Lymphocyte Activating Factor (LAF), a macrophage product shown to be mitogenic for T cells, was found to be quite similar to human leukocytic pyrogen (LP), when highly purified LP preparations were tested using antigen-specific proliferation of macrophage-depleted murine lymph node cells (Rosenwasser et al., 1979). The development of the defining TCGF bioassay (Gillis et al., 1978) allowed the functional differentiation of macrophage-derived Lymphocyte Activating Factor (LAF) from lymphocyte -derived TCGF, and showed that LAF is mitogenic for T cells because it markedly enhances their production of TCGF, which was shown to be the actual T cell mitogen in the TCGF bioassay (Smith et al., 1980b,c). Collectively, this work then served as the scientific rationale for the interleukin nomenclature, which was created several years after the 1976 Morgan article. LAF/LP was termed IL-1 because it worked upstream of TCGF, which was given the IL-2 designation. However, additional work was required to identify and characterize the IL-2 molecule as a 15.5 kDa protein with a pI = 8.2 (Smith et al., 1980a, 1983; Robb and Smith, 1981; Robb et al., 1981). Furthermore, these IL-2 molecular characteristics and the defining IL-2 bioassay were instrumental in the successful cloning of the IL-2 cDNA by Taniguchi’s team (Taniguchi et al., 1983). To underscore these points, I referred the editor and the authors to two of my recent reviews, which detail the chronology of contributions to the identification and characterization of what we now know as the IL-2 molecule (Smith, 2012a,b).
The authors and editors chose to ignore my critique and suggestions, and published the article with the original wording and citation. On the day that the article was published, but not before, the editor-journalist wrote:
“I am certainly not an expert in this field, but I noticed that (another reviewer) wrote a review for Nat Rev Immunol in which he called out this paper published in 1976 as the precedent.”
Thus, as I’ve written before, many for-profit professional journalists perhaps with scientific training, but without the necessary expertise, are making editorial decisions that influence our literature and thus our field. In this regard, it should be realized and stressed to our colleagues and trainees that only journals that are run by scientists as editors and peer reviewers and not by professional journalists can be trusted for the verity and scientific integrity of their publications.
The “Silver Lining” of this dark cloud is that Frontiers can readily distinguish itself from the for-profit closed-access “semi-scientific magazines” by publishing accurate reviews that are vetted and accepted by our scientific peers on our editorial boards. We now have 1638 members of our editorial board, and I am proud of the quality of their work. If we continue to insist on the best scholarship, especially in the reviews we publish, Frontiers will be the “go-to site” by everyone who wants to rely on the verity of the content. The for-profit journalist-editors are handing us the high road on a sliver platter by their shoddy journalism. In our quest to publish “all the science that is fit to read,” we can and should read all of the original references that we cite in our reviews, and our editorial board should insist on accuracy and verity of the citations. This will ensure that our Impact Factor is high.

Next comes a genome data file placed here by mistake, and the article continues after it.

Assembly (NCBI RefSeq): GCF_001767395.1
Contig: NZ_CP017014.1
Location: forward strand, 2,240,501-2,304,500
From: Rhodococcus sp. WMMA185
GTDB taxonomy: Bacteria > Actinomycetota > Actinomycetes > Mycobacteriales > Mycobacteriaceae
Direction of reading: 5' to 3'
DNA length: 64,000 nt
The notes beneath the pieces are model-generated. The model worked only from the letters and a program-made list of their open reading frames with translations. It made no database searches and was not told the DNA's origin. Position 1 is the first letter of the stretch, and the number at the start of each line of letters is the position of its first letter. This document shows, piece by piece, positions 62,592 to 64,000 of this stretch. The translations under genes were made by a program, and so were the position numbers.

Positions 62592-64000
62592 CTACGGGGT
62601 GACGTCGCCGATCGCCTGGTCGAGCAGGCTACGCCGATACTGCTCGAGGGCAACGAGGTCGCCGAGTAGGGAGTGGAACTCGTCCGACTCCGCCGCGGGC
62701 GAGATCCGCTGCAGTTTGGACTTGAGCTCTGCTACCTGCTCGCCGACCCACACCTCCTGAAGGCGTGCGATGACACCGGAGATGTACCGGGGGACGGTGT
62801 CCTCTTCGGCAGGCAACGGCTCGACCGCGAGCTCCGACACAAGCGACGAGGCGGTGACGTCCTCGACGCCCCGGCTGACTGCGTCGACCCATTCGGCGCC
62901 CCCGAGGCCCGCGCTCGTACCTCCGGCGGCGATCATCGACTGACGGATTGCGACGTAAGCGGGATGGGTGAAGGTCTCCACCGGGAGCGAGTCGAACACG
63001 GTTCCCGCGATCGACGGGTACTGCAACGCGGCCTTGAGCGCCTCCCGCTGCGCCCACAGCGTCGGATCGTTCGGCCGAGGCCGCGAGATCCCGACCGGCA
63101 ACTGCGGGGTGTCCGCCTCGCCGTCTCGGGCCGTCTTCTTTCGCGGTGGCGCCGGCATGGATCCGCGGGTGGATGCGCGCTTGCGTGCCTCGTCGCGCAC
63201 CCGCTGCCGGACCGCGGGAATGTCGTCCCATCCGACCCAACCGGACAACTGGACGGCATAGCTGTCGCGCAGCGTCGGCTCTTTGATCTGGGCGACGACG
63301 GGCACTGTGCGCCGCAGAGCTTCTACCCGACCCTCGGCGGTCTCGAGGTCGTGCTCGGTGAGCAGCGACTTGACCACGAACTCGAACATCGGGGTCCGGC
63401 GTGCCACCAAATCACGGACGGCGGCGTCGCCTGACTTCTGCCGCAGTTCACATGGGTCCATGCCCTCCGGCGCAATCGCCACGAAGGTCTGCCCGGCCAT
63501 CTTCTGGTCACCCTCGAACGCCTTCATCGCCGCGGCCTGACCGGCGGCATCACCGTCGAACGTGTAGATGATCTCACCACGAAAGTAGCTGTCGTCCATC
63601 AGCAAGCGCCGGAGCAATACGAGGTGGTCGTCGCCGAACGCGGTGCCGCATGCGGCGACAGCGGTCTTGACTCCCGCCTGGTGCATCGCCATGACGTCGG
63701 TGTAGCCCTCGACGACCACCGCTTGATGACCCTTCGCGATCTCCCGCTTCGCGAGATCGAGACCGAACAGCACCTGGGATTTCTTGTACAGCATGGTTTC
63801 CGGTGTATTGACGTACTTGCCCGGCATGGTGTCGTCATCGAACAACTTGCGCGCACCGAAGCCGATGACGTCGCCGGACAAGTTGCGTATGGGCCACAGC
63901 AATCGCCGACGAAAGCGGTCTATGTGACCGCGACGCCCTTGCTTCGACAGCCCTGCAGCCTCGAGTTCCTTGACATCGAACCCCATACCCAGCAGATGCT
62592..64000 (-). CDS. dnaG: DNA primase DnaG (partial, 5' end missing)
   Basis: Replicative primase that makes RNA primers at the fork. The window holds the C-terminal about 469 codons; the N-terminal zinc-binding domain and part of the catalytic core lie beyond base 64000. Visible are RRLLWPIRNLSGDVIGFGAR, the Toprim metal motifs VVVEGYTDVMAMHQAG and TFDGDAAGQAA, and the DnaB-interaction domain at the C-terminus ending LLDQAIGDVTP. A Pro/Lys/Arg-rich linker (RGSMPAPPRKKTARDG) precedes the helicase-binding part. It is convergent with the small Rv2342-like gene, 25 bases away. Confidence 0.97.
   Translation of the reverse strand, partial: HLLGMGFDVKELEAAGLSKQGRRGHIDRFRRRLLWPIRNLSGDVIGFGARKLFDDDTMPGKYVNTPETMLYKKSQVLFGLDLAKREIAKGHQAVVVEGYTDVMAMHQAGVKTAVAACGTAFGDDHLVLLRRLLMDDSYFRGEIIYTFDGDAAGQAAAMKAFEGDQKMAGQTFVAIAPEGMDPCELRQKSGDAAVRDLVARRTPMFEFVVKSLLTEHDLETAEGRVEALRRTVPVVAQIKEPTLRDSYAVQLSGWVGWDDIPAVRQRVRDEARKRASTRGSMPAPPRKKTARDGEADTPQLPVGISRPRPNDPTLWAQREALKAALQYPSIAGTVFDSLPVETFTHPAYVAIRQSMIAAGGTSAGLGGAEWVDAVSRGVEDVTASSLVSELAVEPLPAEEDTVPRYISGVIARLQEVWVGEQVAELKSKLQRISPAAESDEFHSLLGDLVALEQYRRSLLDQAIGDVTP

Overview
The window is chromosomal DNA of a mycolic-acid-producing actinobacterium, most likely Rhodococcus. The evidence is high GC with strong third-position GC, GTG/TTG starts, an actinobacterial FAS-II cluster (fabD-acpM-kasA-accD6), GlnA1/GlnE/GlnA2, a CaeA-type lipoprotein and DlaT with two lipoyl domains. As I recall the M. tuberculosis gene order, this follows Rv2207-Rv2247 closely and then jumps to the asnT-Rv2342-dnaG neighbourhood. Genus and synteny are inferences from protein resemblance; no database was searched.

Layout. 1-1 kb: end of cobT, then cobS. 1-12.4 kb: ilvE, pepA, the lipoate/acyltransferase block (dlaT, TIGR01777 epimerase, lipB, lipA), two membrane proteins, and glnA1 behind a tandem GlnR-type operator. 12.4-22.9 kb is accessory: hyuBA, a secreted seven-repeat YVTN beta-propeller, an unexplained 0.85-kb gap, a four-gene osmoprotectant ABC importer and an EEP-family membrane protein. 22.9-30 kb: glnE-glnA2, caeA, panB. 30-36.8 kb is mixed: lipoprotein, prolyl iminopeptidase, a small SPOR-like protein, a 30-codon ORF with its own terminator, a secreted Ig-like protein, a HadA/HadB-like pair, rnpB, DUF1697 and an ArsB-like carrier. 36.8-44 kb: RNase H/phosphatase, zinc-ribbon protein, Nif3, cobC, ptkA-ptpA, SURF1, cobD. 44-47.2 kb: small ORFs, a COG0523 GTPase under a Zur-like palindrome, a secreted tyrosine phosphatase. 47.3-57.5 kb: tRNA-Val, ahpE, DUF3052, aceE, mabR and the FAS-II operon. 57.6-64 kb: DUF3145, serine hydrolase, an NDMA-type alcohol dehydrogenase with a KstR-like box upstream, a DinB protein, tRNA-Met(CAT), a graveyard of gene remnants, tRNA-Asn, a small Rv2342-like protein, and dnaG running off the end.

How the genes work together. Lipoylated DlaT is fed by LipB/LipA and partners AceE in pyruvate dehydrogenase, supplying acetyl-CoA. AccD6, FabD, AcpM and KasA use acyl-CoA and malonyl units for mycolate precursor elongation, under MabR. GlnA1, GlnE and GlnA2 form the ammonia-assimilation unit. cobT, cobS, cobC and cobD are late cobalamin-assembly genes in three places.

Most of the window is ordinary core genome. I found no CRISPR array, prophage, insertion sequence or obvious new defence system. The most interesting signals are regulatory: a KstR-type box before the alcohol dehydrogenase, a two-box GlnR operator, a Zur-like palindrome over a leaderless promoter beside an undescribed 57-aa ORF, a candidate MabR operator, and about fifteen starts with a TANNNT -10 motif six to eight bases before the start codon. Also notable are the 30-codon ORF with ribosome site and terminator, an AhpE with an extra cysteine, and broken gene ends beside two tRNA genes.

Pertinent to the point, the recent strategic alliance announced between Frontiers and Nature Publishing Group (NPG), will only serve to underscore the Frontiers commitment to scientific publishing for scientists by scientists. It is to be stressed that Frontiers editors, editorial policies, and management will continue exactly as before the formation of this partnership. Now, this alliance will strengthen and extend the impact of veritable and verifiable publishing by Frontiers. See:
The author wishes to thank the Rubin Foundation and the Belfer Foundation for continued support.
Bach, F., Alter, B., Solliday, S., Zoschke, D., and Janis, M. (1970). Lymphocyte reactivity in vitro. II. Soluble reconstituting factor permitting response of purified lymphocytes. Cell. Immunol. 1, 219–227.
Rosenwasser, L., Dinarello, C., and Rosenthal, A. (1979). Adherent cell function in murine T-lymphocyte antigen recognition IV. Enhancement of murine T-cell antigen recognition by human leukocytic pyrogen. J. Exp. Med. 150, 709–714.
Citation: Smith KA (2013) Scientific scholarship and impact factors. Front. Immunol. 4:79. doi: 10.3389/fimmu.2013.00079
Received: 02 February 2013; Accepted: 14 March 2013;
Published online: 28 March 2013.
Edited by:Vladimir Brusic, Dana-Farber Cancer Institute, USA
Reviewed by:Nikolai Petrovsky, Flinders Medical Centre, Australia
Christian Schönbach, Kyushu Institute of Technology, Japan
Copyright: © 2013 Smith. This is an open-access article distributed under the terms of the Creative Commons Attribution License, which permits use, distribution and reproduction in other forums, provided the original authors and source are credited and subject to any copyright notices concerning any third-party graphics etc.